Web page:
Zinn had a different project in mind than most historians. As he wrote, history is “not about understanding the past,” but about “changing the future."
Paul Hollander devoted much of his life and his academic career to telling the truth about communism. The main title of the classic work he published in 1981 instantly entered the discourse. It was called Political Pilgrims: Travels of Western Intellectuals to the Soviet Union, China and Cuba, and in it Dr. Hollander documented that leading liberals were most favorable in their assessments of those three regimes precisely when their respective communist leaders were at their most destructive: the Union of Soviet Socialist Republics during the Stalinist purges of the 1930s; China during the bloody Cultural Revolution of the 1960s; and Cuba during the 1960s when the Isle of Pines prison overflowed with political prisoners, many of them former comrades of Fidel Castro.
These “objective” scholars made excuses, overlooked monstrous crimes, argued that communist and capitalist societies would somehow converge, and substituted their utopian dreams for the nightmare reality of communist dictatorships. Hollander, himself a professor at the University of Massachusetts Amherst, was never fooled, and never allowed intellectuals of the Left to forget how they had allowed themselves to be fooled.
He came by his anticommunism naturally, having been born in communist Hungary and escaped following the Hungarian Revolution of 1956 with only the leather jacket on his back. After earning degrees at the London School of Economics and Princeton, he taught at Harvard before settling in at UMass Amherst to teach political sociology.
Anne Applebaum, in her introduction to another Hollander work (2006’s From the Gulag to the Killing Fields), salutes the author for his collection of memoirs by those who had personally experienced the violence and repression of communism. She points out that Dr. Hollander enables us to see the direct line from Vladimir Lenin to Josef Stalin, from to Mao Zedong to Ho Chi Minh and Pol Pot, from Castro to the People’s Movement for the Liberation of Angola.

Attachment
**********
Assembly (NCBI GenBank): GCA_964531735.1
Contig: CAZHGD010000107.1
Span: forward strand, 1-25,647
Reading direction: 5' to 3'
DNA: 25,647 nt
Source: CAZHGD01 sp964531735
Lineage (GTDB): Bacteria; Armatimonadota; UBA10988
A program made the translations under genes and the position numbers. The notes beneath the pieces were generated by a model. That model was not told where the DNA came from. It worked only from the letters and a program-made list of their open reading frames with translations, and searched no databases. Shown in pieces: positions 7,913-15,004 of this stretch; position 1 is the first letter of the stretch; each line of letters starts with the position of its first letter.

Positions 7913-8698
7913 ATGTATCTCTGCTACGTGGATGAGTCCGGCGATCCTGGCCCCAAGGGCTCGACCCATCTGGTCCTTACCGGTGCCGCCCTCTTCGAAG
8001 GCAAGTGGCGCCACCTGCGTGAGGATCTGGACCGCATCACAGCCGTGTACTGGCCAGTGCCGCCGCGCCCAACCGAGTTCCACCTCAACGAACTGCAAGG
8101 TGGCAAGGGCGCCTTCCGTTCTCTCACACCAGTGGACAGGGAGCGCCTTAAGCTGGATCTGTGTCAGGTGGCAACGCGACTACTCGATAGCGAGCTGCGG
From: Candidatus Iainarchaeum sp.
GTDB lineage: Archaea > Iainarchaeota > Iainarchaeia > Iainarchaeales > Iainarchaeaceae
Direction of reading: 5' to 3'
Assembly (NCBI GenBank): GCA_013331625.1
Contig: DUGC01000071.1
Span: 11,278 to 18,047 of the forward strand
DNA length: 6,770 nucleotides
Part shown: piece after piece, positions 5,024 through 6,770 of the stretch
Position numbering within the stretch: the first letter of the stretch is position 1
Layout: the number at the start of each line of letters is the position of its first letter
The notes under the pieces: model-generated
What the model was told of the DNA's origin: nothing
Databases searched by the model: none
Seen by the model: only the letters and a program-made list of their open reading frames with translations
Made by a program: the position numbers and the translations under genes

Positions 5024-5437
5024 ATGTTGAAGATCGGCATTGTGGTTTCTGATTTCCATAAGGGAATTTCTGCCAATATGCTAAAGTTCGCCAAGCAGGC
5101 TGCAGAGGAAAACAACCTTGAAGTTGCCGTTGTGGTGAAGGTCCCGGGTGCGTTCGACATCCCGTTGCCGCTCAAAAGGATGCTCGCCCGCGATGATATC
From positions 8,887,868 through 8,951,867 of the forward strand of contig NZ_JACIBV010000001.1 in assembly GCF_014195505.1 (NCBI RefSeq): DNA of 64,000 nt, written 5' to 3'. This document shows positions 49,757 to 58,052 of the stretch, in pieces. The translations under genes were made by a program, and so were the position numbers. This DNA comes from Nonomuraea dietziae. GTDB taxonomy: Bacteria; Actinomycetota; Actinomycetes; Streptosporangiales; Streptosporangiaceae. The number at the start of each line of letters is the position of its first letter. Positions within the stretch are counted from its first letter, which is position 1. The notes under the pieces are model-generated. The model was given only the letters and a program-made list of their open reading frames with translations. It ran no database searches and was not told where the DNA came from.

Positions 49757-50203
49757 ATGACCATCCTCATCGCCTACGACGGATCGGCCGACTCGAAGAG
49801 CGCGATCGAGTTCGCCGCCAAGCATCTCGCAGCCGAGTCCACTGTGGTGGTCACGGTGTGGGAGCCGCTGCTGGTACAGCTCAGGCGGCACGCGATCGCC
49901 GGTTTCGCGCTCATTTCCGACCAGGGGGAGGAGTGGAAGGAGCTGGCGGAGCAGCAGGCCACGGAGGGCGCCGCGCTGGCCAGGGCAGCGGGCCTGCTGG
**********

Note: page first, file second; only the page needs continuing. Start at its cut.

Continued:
Among Hollander’s associations was the Victims of Communism Memorial Foundation, of whose national advisory board he was a founding member. He was until recently an active participant in its events, particularly its annual Roll Call of Nations, when dozens of foreign ambassadors and representatives of ethnic groups gather in Washington, D.C. to lay a wreath for those in their native countries who had suffered and died under communism.
Sympathetic Western intellectuals often envisioned the communist states as heirs to the goals and traditions of the Enlightenment or a humane socialism. Such gross misconceptions were shaped by ignorance and wishful thinking, traits not shared by Dr. Hollander, who wrote that under communism:
The centralized economy did not lead to efficiency except in meeting the needs of the military; indoctrination did not produce loyalty in the long run; repression stifled initiative. . . . ; low wages and salaries undermined incentives . . . ethnic tensions were not eliminated, only suppressed. Last but not least, every communist system failed to achieve its proudest claim: the creation of a new, more ethical human being.
As scholar and teacher, Paul Hollander was as fearless as he was meticulous, and set the highest possible standard for truth-telling about communism, the most deadly “ism” of the 20th century.